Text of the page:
1. Introduction, discussing the general issues
4. Astrology and the Cosmic Loom. Here I discuss the ideas of Dennis Elwell and some examples of astrological patterns he provides.
5. All Sorts of Gemini — coincidences involving twins
chapter 15: a conclusion and summary of my critique of Michael Harding’s existentialist approach to Astrology.
chapter 16: called The Inner Planets, a discussion of how Astrology might be understood in terms of the inner universe of the collective psyche.
chapter 17: here I discuss the issue of fate and free will in relation to Astrology.
chapter 18: here I discuss the ideas of astrologer Geoffrey Cornelius, who rejects the conventional approach and believes that Astrology is essentially a form of divination. This concludes part 2.
introduction to part 3: here I offer some quotes which sum up the approach of the various astrologers I discussed in part 1.
chapter 19. This is divided on Medium into two parts for reasons of length. In part 1 I discuss the possible relationship between Astrology and the Perennial Philosophy. In part 2 I discuss the implications of that.
chapter 20: here I discuss the role of Astrology in a potential reunification of science and religion.
chapter 21: here I show how the worldview that Astrology requires was believed by ancient peoples and indigenous tribes.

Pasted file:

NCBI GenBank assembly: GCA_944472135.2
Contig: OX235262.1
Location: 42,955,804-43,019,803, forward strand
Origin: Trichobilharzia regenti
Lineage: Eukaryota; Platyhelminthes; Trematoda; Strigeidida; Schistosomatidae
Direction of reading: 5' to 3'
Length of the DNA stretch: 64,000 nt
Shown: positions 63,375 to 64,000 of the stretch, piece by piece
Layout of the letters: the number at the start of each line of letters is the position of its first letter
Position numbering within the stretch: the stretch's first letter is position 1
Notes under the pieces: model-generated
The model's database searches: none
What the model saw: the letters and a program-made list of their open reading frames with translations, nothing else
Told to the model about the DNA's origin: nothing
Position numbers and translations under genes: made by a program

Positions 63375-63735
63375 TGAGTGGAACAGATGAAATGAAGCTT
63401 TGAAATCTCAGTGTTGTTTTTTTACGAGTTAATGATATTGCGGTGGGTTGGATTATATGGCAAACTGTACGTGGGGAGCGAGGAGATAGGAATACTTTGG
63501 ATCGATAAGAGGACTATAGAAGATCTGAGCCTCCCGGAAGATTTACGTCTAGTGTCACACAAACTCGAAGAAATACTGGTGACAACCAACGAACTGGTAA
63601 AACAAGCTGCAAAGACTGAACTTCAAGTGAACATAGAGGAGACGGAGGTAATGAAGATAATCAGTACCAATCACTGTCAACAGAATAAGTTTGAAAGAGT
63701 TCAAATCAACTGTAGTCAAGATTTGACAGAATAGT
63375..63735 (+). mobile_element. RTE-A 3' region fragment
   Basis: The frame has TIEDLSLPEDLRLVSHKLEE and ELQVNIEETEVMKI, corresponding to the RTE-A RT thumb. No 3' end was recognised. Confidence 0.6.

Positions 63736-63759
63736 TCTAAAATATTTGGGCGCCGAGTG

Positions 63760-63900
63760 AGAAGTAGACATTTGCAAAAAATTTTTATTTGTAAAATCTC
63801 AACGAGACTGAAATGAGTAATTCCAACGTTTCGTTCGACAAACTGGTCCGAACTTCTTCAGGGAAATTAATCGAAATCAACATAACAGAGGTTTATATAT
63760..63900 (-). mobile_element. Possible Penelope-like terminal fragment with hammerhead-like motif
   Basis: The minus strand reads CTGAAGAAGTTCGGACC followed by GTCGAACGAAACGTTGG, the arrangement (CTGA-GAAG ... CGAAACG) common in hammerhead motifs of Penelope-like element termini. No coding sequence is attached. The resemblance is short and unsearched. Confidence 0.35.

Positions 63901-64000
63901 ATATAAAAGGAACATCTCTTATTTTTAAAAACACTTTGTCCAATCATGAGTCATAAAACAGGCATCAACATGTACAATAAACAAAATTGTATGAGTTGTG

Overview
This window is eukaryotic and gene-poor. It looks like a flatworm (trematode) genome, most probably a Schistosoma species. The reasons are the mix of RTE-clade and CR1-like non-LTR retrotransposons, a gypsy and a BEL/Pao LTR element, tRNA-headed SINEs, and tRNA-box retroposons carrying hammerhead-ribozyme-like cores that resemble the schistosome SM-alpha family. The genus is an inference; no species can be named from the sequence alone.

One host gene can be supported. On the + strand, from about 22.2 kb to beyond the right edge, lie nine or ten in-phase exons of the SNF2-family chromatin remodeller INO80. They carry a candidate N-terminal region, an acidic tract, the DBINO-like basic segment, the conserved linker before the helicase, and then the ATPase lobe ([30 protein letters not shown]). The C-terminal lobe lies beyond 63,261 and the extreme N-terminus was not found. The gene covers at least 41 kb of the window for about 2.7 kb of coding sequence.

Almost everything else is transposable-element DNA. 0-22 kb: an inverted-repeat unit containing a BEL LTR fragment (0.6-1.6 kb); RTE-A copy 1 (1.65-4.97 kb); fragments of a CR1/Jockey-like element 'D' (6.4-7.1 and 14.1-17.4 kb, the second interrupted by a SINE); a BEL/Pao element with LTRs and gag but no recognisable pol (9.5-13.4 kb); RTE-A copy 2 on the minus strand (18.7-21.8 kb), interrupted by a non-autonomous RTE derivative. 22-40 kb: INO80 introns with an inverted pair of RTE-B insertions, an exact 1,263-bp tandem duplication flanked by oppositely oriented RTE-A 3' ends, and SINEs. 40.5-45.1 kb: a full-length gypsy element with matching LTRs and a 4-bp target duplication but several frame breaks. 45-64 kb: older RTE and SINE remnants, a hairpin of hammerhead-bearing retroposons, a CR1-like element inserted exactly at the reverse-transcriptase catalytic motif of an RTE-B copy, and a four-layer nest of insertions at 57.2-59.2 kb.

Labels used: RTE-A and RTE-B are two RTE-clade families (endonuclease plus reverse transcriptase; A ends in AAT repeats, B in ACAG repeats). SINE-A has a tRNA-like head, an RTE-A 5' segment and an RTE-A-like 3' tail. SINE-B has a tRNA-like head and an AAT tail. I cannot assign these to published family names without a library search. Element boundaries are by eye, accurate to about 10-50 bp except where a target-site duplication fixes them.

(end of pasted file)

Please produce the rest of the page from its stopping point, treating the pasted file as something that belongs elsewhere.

chapter 22: here I give some modern examples of ancient beliefs which are now dismissed as superstition — divination, spirits, curses.
chapter 23: entitled Life, the Universe, and the Evolution of Consciousness as Spirals. That should be self-explanatory.
chapter 24: continuing my discussion of the implications if Astrology is true. This is divided into 3 parts. In part 1 I discuss economics and medicine. In part 2 I discuss education and politics. In part 3 I discuss the ideas of physicist Danah Zohar as expressed in her book The Quantum Society.
chapter 25: What is Preventing Astrology From Flourishing? Here I discuss the attitudes of science and religion to astrology.
chapter 26: The Reunification of Science and Religion, Including Astrology — What Does the Oracle Say? Here I consult the I Ching to ask it about the meaning of a solar eclipse, therefore the astrology of it.
chapter 27: the last chapter. Here I offer some final thoughts on what has preceded, some apparent synchronicities during the process of writing, and some conclusions.
I have written in the past about other topics, including spirituality, metaphysics, psychology, science, Christianity, and politics. All of those articles are on Medium, but the simplest way to see a guide to them is to visit my website (click here and here). My most recent articles, however, are only on Medium; for those please check out my lists.